The primary source book by Norman Collins, “The Crown Agents Requisition Books” - a compilation of postal supply orders from the Mandate era - was one of the last books I acquired, just a few months ago. Until then I’d built my philatelic library piece by piece, subject by subject, sparing no expense or effort in acquiring the books I needed to progressively understand different periods and subjects. Here though was a book whose name I came across from time to time but felt that as a compilation of orders it contained information that I wouldn’t really need know.


However as I became more immersed in philately and began specializing more in very specific subjects, like Mandate coil stamps, booklets and paper types, I found this source mentioned more and more, not just as a source of order quantities but as a primary - almost exclusive - source from which information was being extrapolated and conclusions inferred, sometimes by way of linkages between specific stamp types and orders which appeared in the compilation. Particularly when I began encountering stamps that didn't match the published data, such as dates of use or paper types used, I felt I had to get the book - urgently - and I did, but quite quickly I found many inconsistencies with the information and upon further research I reached the conclusion that this source is vastly incomplete and that at a minimum we must be very careful drawing conclusions from it. This article shares my research and findings:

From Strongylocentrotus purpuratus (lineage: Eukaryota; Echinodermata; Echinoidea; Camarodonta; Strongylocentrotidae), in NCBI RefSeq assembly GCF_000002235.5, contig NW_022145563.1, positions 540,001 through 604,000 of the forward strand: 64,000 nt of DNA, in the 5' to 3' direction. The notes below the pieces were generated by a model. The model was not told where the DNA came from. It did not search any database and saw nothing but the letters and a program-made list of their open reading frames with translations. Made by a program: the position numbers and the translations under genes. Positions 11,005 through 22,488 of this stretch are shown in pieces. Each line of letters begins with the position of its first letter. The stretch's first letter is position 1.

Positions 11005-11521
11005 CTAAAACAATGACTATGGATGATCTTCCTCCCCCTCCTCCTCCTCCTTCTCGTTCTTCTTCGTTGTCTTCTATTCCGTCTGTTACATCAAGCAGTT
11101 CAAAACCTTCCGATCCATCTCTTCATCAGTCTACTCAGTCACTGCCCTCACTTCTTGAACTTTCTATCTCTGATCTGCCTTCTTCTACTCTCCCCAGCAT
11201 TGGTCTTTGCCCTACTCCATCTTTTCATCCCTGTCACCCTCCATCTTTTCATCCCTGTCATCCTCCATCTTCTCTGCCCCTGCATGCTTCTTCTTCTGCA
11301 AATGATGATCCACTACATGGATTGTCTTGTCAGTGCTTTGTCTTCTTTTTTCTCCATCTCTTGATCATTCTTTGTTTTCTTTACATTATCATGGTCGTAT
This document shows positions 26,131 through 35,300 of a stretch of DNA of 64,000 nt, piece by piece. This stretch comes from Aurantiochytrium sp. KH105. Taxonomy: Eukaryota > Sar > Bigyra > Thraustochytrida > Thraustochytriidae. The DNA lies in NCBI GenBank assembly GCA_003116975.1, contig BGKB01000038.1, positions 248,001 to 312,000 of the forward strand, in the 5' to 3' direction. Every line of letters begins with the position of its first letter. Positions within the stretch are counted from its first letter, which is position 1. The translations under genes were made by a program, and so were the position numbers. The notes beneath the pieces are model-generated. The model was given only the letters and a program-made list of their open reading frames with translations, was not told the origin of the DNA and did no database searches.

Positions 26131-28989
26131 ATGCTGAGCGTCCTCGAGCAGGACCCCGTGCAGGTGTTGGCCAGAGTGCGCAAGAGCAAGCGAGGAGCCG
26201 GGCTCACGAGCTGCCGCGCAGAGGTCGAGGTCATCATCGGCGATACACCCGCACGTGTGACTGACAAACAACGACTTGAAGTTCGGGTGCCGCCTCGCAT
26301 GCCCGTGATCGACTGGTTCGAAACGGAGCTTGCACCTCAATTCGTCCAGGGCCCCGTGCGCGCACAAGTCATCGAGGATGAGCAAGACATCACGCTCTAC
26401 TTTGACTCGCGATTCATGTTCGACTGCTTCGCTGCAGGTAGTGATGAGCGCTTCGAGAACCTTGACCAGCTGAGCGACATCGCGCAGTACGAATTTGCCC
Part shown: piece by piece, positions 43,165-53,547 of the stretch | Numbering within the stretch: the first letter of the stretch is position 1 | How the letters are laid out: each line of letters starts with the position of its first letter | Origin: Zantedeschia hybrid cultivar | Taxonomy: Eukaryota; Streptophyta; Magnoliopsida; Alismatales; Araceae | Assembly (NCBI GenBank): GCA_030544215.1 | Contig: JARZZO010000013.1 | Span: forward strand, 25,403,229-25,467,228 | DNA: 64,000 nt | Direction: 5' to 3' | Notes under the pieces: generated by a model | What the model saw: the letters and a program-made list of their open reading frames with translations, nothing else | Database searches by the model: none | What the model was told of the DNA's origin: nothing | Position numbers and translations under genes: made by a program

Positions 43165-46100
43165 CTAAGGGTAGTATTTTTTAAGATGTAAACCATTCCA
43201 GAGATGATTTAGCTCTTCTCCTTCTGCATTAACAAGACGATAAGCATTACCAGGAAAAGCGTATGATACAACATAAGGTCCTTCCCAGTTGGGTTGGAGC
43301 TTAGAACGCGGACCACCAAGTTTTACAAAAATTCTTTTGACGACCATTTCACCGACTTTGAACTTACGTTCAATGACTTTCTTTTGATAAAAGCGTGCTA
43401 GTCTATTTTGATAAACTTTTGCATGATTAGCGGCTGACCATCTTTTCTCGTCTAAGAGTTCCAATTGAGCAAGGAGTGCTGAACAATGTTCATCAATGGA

After an unexpected absence I’ll try closing the week with something interesting: this is mail from the last transport of mail out of besieged Jerusalem in 1948, 27 April.


What is it: a 24 April 1948 postmarked business-card sized cover, deposited at the Jerusalem head post office and charged the 10 mils letter rate.


By its small dimensions it actually qualifies for what the Mandate post termed “embarrassing postal packet” (in Hebrew, more accurately “troublesome mail” - doar mafriim)

New research shows that the domestic air mail service that existed in Palestine a) lasted much longer than previously known, and b) included not just mail between Tel Aviv and Haifa, but also mail from Jerusalem. All the details are in the latest edition of my free Handbook ( - see the relevant entries starting 28 Oct 1938 until August 1940.


In short, mail was flown (by Palestine Airways) between Tel Aviv and Haifa (and vice versa) from 28 October 1938 using the Tel Aviv Municipal Air Port (i.e. Sde Dov).